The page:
Fuelling the future: the science behind fuel alcohol yeast fermentations

    Research output: Contribution to specialist publicationArticle

    Abstract

    Due to many political, economic and environmental issues, there is a pressing need to reduce the dependence on fossil fuels, particularly petrol and diesel transportation fuels. There is no doubt that biomass-derived fueld (biofuelds) can help to alleviated the increasing concerns over greenhouse gas emissions, ensure future fuel security and stimulate the rural economy. This paper focuses on the scientific and technological challenges that lie ahead, rather than the political and economical concerns. For cost-effective production of ethanol from lignocellulosic feedstocks, high-yield, high-rate fermentation of hydrolysates to ethanol is required. The exact sugar profile of hydrolysate will depend on the feedstock, but glucose and xylose will be predominant. However, there is also an incentive to convert the lesser fractions, such as arabinose, galacturonic acid and rhamnose to ethanol. This will provide a challenge to yeast fermentation.
    Original languageEnglish
    Pages23-27
    Number of pages5
    Volume3
    No.6
    Specialist publicationBrewer and Distiller International
    PublisherInstitute of Brewing and Distilling
    Publication statusPublished - 2007

    Fingerprint

    Alcohol fuels
    Fueling
    Yeast
    Fermentation
    Ethanol
    Feedstocks
    Xylose
    Gas emissions
    Fossil fuels
    Greenhouse gases
    Sugars
    Glucose
    Biomass
    Economics
    Acids
    Costs

    Cite this

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    abstract = "Due to many political, economic and environmental issues, there is a pressing need to reduce the dependence on fossil fuels, particularly petrol and diesel transportation fuels. There is no doubt that biomass-derived fueld (biofuelds) can help to alleviated the increasing concerns over greenhouse gas emissions, ensure future fuel security and stimulate the rural economy. This paper focuses on the scientific and technological challenges that lie ahead, rather than the political and economical concerns. For cost-effective production of ethanol from lignocellulosic feedstocks, high-yield, high-rate fermentation of hydrolysates to ethanol is required. The exact sugar profile of hydrolysate will depend on the feedstock, but glucose and xylose will be predominant. However, there is also an incentive to convert the lesser fractions, such as arabinose, galacturonic acid and rhamnose to ethanol. This will provide a challenge to yeast fermentation.",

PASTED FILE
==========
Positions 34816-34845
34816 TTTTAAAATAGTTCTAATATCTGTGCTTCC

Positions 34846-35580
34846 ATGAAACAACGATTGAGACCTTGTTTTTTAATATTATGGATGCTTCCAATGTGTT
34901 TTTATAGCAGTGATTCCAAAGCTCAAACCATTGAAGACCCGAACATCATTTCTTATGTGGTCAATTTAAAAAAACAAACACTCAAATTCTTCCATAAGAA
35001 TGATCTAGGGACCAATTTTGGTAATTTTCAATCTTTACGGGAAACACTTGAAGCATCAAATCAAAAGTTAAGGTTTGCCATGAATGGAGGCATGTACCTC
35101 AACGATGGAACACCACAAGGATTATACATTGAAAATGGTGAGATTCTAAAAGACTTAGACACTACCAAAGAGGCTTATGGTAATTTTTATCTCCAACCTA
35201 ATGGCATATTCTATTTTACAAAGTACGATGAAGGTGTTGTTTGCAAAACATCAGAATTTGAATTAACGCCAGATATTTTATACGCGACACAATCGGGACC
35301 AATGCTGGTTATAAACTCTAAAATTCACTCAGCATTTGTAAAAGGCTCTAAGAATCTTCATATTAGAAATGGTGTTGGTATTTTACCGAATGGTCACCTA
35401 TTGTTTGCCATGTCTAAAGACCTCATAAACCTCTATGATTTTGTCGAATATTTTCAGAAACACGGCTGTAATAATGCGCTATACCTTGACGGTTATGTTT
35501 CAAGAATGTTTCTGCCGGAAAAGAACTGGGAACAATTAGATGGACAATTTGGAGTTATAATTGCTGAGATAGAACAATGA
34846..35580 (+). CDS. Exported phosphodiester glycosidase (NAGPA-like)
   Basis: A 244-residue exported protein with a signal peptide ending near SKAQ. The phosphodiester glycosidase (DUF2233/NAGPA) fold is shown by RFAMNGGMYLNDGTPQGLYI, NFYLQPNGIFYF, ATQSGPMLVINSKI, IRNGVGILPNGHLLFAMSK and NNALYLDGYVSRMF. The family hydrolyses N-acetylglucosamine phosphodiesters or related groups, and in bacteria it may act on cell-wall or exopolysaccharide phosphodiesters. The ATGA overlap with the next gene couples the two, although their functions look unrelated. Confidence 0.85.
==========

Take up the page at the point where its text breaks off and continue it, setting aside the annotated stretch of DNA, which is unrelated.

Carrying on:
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    Fuelling the future : the science behind fuel alcohol yeast fermentations. / Walker, Graeme M.; White, J.

    In: Brewer and Distiller International, Vol. 3, No. 6, 2007, p. 23-27.

    Research output: Contribution to specialist publicationArticle

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